Defections to U.S. rob Cuba of superpower baseball status
Carlos Tabares, known as the Derek Jeter of Cuban baseball, is hanging
it up this year at 42 after 20 years competing in Serie Nacional, the
interprovince league that represents the best of baseball in a proud but
grimly challenged country that still reveres the game.
Representing Havana powerhouse Industriales, Tabares played for five
Serie Nacional champions — one more title than Jeter earned over 20
exemplary seasons with the Yankees. Industriales has retired Tabares'
No. 56, just as the Yankees did their captain's No. 2 last month in an
extravagant, only-in-New-York type of ceremony that amplified debate
over who replaces Jeter as the "face of baseball."
A local version of the same question drives the discussion among the
chatty crowd hanging out at "the Hot Corner," a section of Havana's
Central Park where old-timers gather for animated exchanges on all
things baseball, about a Jose Abreu home run removed from Cuba's Capitol
Beyond his success in Serie Nacional, and in forays abroad for Olympic
and World Baseball Classic competition, Tabares became the face of Cuban
baseball because he stayed home, to play for his people and be with his
Scouts who saw him roam center field with Jim Edmonds-like flair or
scorch line drives with Paul Molitor-like ferocity assured him there
would be millions in MLB money available should Tabares choose to
defect. Industriales teammates Rey Ordonez, Kendrys Morales and Yunel
Escobar heard the same message and fled to the U.S., their joy at
becoming big-leaguers tempered by the reality that loved ones would go
missing from their new lives forever, such was the Cuban government's
contempt for disloyalty.
Orlando "El Duque" Hernandez also fled, but only after government
officials scoffed at his national hero status and banned him from all
levels of Cuban baseball on the mere suspicion that he intended to
follow his half-brother and fellow pitcher Livan to big-league ball in
Tabares stayed, for a salary that is said to have topped out at $125 a
month, plus other perks such as a larger apartment and use of a car.
The White Sox recently signed Luis Robert, a 19-year-old Cuban prospect
long on tools but short on experience, for $25 million.
Like the one-and-done rule that has diluted the talent level of college
basketball in the U.S., defections to the U.S. have robbed Cuba of its
superpower status in baseball.
Team Castro reached the final of the inaugural World Baseball Classic in
2006 but hasn't been back to the title game in three subsequent
competitions. It has gone without a gold medal in Olympic baseball since
2004, though the sport was dropped from the Olympic program after the
2008 Games. Its gold-medal drought at the Pan American Games extends to
2007, after Cuba won 10 straight and 11 of 12 beginning in 1961, two
years after "the Triumph of the Revolution," as Castro's takeover is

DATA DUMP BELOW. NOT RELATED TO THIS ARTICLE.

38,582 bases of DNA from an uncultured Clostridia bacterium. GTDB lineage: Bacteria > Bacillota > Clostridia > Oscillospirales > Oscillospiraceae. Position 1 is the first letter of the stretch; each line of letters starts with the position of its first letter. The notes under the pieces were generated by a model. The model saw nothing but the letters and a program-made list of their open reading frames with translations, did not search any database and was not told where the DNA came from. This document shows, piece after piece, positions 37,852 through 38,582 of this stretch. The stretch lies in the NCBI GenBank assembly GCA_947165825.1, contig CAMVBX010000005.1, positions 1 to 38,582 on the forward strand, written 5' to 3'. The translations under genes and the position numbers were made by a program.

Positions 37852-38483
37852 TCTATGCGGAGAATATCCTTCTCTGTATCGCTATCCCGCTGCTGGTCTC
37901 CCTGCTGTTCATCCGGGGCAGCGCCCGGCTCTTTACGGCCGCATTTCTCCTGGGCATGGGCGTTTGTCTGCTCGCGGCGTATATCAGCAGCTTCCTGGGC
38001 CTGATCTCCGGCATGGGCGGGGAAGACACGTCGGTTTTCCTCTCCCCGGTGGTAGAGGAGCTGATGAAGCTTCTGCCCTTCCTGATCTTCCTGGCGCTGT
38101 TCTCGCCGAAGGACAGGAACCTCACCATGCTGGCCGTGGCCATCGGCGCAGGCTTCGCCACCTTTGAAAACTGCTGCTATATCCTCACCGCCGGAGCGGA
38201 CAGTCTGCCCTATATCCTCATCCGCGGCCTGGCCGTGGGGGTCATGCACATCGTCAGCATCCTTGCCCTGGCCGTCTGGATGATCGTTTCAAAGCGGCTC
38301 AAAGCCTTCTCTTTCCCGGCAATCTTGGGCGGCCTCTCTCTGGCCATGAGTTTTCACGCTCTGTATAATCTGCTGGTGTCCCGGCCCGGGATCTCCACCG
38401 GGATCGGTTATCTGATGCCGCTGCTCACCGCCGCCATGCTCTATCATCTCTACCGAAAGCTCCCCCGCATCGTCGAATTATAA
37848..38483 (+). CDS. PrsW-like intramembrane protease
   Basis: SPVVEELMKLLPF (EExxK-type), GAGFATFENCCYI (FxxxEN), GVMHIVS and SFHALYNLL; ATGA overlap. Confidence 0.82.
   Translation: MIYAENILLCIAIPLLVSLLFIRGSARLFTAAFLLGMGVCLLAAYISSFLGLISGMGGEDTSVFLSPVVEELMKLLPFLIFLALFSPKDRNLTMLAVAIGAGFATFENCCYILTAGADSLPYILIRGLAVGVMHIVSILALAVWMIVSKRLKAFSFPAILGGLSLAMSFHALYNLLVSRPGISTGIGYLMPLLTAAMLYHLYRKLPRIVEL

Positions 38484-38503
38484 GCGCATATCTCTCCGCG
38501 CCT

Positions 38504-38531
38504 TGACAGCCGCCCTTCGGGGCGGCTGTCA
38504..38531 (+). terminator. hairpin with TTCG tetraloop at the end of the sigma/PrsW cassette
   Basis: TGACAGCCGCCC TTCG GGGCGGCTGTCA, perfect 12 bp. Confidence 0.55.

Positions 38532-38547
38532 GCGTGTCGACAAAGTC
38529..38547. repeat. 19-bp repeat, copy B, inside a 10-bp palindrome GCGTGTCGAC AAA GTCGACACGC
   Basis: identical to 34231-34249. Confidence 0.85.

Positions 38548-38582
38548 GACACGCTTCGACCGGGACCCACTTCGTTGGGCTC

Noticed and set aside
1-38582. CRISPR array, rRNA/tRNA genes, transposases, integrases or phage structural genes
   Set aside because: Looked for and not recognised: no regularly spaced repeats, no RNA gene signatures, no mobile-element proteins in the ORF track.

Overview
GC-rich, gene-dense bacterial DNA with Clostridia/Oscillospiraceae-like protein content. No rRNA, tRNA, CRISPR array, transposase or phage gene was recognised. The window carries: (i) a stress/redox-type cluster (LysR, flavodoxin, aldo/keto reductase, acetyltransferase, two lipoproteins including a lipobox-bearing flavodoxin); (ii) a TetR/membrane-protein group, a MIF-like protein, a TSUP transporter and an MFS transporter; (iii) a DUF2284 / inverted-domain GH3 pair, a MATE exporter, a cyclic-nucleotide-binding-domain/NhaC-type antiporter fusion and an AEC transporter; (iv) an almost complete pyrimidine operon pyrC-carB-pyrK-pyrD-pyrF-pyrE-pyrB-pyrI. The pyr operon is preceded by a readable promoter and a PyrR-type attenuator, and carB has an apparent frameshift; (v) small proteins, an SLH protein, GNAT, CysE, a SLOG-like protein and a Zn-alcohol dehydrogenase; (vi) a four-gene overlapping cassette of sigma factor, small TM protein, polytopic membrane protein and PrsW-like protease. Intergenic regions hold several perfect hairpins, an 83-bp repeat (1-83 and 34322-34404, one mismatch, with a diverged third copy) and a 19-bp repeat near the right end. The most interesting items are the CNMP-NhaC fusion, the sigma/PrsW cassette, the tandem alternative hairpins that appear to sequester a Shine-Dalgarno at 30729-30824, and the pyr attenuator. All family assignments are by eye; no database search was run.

officially referred to here.
The defection of such next-generation stars as Abreu, Yoenis Cespedes
and Yasiel Puig is one reason for the falloff. So is a conscious
decision by Cuban sports officials to keep some of the best young
players home from international competition to lessen the chances of
The stories seem to vary with each telling, but Puig and El Duque are
said to have survived life-threatening rides through shark-infested
waters on dilapidated boats to flee Cuba. Abreu's testimony that he ate
a fake Haitian passport while en route to the U.S. to join the White Sox
helped convict the Miami "facilitators" who helped get him out in
exchange for a nice chunk of the $68 million contract he would sign.
It's probably a little less harrowing to get out these days, as slightly
more than 1 percent of the players on opening-day MLB rosters were
Cuban baseball announced itself to the world at the 1992 Barcelona
Olympics. As the U.S. basketball Dream Team and the greatest track meet
ever staged were dominating coverage, it was easy to overlook Cuba's
nine straight wins and 95-16 run differential in a dominant gold-medal
Rafael Avila, Latin America scouting supervisor for the Dodgers, managed
the Dominican Republic Olympic team that was dispatched 8-0 in a
round-robin game. Avila listed left fielder Orestes Kindelan, third
baseman Omar Linares, second baseman Antonio Pacheco and pitcher Osvaldo
Fernandez as big-league-ready prospects, but it was high-voltage center
fielder Victor Mesa who embodied the Cubans' speed-and-power ethos and
distinctive flair in the way he played and talked.
Then 32, Mesa was probably too old to defect, but he never would
consider it, he told reporters, and neither would his teammates.
"We play for love of country and love of the game," he insisted, "not
They're playing a different brand of baseball in Cuba these days.
Dan McGrath is a special contributor to the Chicago Tribune.
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